Symbioticism at its best .. as with all things

    Reply
  6. Mike, would you be so kind as to provide me with a link supporting your claim that, “Throughout history, we have made profits”?

    And could you please tell me why I should want the profit motive to succeed when, as I believe I have demonstrated with my posts over the past few weeks, the profit motive is killing people, animals, plants, ecosystems.

    And perhaps you could also enlighten me as to the symbiotic relationship between profit and Earth. Profit is, I believe, a human construct. Earth is an interconnected organism. Earth will survive without profit. How does profit survive without Earth?

    Do we not, as creatures whose footprints are enormous upon this planet, have an obligation to draw a line in the sand? Do we not have a right and a responsibility to stand up and say, ENOUGH? Must we submit to profit as though we are slaves?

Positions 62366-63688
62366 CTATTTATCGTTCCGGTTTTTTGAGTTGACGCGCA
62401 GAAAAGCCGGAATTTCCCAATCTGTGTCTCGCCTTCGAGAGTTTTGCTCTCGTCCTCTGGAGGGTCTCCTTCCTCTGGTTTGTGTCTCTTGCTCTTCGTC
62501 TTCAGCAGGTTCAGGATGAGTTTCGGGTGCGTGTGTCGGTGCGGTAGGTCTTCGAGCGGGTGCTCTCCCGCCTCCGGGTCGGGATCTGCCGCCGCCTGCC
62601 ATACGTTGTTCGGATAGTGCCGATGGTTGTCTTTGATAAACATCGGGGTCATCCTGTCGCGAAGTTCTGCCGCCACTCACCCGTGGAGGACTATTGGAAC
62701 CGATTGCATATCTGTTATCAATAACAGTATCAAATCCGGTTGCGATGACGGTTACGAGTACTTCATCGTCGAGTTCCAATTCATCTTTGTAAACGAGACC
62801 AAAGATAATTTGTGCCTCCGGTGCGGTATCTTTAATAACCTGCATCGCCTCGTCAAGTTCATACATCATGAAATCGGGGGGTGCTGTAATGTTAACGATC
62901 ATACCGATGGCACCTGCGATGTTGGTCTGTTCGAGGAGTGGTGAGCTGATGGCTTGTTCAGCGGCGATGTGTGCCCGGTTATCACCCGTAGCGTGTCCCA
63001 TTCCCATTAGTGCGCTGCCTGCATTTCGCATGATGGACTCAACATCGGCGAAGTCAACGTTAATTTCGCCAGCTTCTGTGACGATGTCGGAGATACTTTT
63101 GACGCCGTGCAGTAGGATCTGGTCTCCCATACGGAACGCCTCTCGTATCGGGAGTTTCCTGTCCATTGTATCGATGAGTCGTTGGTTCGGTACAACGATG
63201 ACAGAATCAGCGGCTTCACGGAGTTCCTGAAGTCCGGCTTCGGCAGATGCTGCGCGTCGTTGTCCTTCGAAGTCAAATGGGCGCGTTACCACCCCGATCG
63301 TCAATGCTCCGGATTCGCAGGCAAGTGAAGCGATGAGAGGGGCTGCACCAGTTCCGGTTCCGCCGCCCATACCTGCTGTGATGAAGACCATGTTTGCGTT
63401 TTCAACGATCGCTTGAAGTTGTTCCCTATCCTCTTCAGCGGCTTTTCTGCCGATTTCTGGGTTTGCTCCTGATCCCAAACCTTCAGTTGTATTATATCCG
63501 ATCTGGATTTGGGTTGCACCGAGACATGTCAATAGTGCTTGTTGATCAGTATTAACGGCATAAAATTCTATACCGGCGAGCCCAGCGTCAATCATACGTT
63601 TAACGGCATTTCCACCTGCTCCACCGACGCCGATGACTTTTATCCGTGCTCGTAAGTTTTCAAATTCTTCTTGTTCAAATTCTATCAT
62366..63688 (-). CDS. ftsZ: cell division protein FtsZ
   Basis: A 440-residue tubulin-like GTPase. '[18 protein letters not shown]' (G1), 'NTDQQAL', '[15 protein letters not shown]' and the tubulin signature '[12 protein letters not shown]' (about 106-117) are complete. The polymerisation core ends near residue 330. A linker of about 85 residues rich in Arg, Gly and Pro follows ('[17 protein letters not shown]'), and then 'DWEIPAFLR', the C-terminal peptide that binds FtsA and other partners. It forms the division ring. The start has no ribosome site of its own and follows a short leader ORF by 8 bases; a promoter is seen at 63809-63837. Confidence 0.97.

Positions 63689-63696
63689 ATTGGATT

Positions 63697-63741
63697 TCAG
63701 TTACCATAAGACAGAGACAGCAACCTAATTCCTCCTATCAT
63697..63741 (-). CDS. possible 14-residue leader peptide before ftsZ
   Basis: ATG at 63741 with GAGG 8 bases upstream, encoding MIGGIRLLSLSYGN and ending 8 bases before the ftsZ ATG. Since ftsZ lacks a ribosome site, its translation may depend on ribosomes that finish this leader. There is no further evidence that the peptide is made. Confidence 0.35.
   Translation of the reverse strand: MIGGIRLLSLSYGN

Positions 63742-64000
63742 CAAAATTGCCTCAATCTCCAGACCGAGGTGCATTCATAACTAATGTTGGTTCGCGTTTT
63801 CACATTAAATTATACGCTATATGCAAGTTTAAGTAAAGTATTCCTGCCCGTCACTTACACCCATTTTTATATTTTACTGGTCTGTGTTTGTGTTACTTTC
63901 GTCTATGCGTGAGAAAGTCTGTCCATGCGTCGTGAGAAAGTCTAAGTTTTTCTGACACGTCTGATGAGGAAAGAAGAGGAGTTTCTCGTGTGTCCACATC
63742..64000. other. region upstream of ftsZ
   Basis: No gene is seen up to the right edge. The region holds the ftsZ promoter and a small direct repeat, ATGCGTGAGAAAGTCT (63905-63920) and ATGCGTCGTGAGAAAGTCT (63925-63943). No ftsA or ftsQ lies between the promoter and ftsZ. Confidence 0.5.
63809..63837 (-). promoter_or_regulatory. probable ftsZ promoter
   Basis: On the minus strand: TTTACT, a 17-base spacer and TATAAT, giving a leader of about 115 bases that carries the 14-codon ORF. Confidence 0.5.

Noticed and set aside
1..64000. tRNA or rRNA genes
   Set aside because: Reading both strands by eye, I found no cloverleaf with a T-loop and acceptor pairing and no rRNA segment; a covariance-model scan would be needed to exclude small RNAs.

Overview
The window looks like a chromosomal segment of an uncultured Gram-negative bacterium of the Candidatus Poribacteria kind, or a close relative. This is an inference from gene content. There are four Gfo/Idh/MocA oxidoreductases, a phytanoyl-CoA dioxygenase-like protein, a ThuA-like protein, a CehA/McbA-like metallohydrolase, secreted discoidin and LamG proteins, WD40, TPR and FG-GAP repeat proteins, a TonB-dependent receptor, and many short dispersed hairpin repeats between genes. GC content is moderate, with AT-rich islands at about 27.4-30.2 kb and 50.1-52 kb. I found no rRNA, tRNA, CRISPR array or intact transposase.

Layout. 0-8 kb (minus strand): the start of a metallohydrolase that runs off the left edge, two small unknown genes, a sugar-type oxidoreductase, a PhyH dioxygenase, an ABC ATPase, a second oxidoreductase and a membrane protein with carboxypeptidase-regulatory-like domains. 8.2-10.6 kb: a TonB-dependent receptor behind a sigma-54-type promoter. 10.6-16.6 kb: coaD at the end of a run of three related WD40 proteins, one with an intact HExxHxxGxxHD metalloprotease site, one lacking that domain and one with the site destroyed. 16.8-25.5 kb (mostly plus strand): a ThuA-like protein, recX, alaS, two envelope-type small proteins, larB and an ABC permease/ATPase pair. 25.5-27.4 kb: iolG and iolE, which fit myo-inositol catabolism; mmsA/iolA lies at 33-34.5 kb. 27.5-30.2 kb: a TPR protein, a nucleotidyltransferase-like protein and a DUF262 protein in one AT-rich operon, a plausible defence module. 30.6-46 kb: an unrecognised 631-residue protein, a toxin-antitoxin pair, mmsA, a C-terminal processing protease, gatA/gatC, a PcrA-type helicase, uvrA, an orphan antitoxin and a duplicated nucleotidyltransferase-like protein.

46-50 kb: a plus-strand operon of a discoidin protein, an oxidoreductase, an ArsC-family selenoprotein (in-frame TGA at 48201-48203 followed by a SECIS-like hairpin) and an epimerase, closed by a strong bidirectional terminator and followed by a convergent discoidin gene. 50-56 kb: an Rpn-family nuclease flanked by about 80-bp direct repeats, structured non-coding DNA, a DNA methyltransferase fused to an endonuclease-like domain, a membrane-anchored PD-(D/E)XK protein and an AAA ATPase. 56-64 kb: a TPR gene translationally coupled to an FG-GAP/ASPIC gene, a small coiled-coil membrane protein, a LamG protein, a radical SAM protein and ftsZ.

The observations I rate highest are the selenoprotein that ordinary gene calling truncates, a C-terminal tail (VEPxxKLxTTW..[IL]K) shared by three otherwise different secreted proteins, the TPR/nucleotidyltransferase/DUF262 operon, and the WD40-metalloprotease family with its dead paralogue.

Reply
  7. Pipelines can be considered as the energy lifelines of human daily activities.Pipeline’s role is not only concentrated to our daily life’s but also,they are used to the nation’s industry standards.The pipeline companies are assigned the task of construction, operation, and maintenance of its pipeline systems in a safe, environmentally sound manner.

    pipeline companies canada

    Reply
  8. How interesting, “Carol” that you left the exact same comment on another post here at trm on February 16, 2012. Are you being paid well?

    Reply